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First time buyers could be about to cash in

Patrice Kelly
Aug 28, 2019

First time buyers could be about to cash in under new plans being considered by ministers.

A lot of young people move away from where they were brought up in order to get a foot on the property ladder, but that could all be about to change,

There are new proposals to rip up existing rules around "shared ownership" housing to help low-income Brits buy their first home.


The plans mean Brits could move up the property ladder for just thousands of pounds.

And the up to 20 per cent discount would be offered on the price on new properties, with the cost being borne by developers, The Times said.

Robert Jenrick, the housing secretary, wrote in the paper today: "I want young people... to be able to stay in their communities.

"It’s not right that people on low incomes risk being forced out."

"What a difference it might make to the planning system if existing residents knew that a good proportion of new homes would be sold at discounted prices to local people trying to get on the ladder," he added.

Mr Jenrick mentioned areas that have been difficult for first-time buyers because of second home owners, such as Cornwall and Cumbria, but the policy could be applied across the country.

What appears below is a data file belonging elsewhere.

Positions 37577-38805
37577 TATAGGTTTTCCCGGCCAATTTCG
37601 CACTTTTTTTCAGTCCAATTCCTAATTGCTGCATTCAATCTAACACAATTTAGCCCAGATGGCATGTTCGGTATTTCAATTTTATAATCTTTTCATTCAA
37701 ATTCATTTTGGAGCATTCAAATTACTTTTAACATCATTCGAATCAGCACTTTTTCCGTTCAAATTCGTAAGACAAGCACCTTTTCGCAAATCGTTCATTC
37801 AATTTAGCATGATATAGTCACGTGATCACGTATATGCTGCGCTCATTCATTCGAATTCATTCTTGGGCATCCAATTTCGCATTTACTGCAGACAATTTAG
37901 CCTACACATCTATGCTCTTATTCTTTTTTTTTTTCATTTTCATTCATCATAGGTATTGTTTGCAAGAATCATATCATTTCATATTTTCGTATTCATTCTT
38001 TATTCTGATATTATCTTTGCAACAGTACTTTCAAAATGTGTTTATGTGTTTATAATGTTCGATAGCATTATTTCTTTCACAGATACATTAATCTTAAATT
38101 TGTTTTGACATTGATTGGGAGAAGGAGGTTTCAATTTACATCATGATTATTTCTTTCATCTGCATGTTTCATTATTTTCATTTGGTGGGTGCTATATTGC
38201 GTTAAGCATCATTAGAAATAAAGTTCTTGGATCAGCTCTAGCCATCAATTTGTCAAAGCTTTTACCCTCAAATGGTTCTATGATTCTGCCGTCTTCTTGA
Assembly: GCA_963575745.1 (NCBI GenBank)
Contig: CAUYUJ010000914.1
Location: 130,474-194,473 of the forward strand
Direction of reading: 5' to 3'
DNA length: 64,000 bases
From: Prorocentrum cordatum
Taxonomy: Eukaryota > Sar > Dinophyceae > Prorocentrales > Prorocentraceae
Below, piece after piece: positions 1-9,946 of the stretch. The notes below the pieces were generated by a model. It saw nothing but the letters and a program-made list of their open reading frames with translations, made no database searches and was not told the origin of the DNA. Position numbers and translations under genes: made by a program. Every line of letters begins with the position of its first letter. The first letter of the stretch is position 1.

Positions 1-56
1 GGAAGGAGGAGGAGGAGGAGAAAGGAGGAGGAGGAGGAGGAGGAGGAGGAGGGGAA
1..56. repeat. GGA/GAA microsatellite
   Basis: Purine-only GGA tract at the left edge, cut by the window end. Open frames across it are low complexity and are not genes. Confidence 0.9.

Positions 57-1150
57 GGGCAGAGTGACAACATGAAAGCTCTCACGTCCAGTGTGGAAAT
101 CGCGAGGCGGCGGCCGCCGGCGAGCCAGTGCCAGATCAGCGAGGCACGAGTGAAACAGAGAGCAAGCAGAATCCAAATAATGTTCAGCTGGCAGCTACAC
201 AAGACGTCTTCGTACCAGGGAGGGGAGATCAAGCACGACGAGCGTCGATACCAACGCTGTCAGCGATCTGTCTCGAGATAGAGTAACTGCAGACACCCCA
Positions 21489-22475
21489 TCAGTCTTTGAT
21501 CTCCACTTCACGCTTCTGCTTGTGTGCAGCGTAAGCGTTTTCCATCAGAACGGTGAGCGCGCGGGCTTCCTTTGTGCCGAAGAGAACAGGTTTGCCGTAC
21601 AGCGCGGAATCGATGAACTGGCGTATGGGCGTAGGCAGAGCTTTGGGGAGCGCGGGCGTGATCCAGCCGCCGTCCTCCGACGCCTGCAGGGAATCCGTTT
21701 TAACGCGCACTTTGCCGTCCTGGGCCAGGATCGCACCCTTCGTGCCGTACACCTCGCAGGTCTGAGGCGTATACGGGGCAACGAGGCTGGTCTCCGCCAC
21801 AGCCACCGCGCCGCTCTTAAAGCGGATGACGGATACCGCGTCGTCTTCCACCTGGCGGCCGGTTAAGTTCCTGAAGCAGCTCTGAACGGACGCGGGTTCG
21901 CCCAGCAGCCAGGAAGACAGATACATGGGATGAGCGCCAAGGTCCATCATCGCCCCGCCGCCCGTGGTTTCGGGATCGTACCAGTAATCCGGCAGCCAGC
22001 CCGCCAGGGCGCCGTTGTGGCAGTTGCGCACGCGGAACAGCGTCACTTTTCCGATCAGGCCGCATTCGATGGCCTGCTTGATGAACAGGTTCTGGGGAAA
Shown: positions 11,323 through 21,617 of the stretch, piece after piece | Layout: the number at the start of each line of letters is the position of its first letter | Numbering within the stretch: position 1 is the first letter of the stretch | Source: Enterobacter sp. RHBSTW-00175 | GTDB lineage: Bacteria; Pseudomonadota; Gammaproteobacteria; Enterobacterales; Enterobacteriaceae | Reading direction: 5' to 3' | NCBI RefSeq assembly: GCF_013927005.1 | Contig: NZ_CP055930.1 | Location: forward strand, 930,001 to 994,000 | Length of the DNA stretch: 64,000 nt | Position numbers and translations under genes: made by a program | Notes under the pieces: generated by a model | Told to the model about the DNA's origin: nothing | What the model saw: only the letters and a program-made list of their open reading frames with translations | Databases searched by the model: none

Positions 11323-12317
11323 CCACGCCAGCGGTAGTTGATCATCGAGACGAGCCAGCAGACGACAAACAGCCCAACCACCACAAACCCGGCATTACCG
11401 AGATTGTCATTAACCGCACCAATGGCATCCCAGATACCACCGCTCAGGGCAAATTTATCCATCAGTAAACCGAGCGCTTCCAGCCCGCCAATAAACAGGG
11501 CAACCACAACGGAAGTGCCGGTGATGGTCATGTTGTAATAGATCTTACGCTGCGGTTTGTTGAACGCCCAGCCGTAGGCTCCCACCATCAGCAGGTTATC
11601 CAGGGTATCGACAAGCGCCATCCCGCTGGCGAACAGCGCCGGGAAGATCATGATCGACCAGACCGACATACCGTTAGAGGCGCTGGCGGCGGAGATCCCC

If it becomes a reality, it would provide some relief for first-time buyers who face having to raise an average deposit of £32,000 with the figure soaring to £110,000 in London.

Thousands of first-time howeowners who bought with a 5 per cent deposit just two years ago could now also be in negative equity due to falling house prices.


This is when you owe more money on your mortgage than the value of the property.

Paula Higgins, chief executive of the HomeOwners Alliance, told The Sun: "The emptying of communities and the plight of younger people getting onto the property ladder is an issue that affects us all.

"So it is right for government to focus on this, especially in areas where property prices are out of reach of those living and working in the area.

"But the devil is in the detail, and you cannot treat those people who have the right place name on their birth certificate over those who are settled and making a positive contribution to the community they live in.

"First-time buyers should be given the same advantages where ever they choose to live - it shouldn't depend on where they were born."

The Ministry of Housing, Communities and Local Government didn't confirm whether first-time buyers will potentially get a 20 per cent discount when contacted by The Sun.

A spokesperson said: "The proposal is being considered and we will set out more details in due course."

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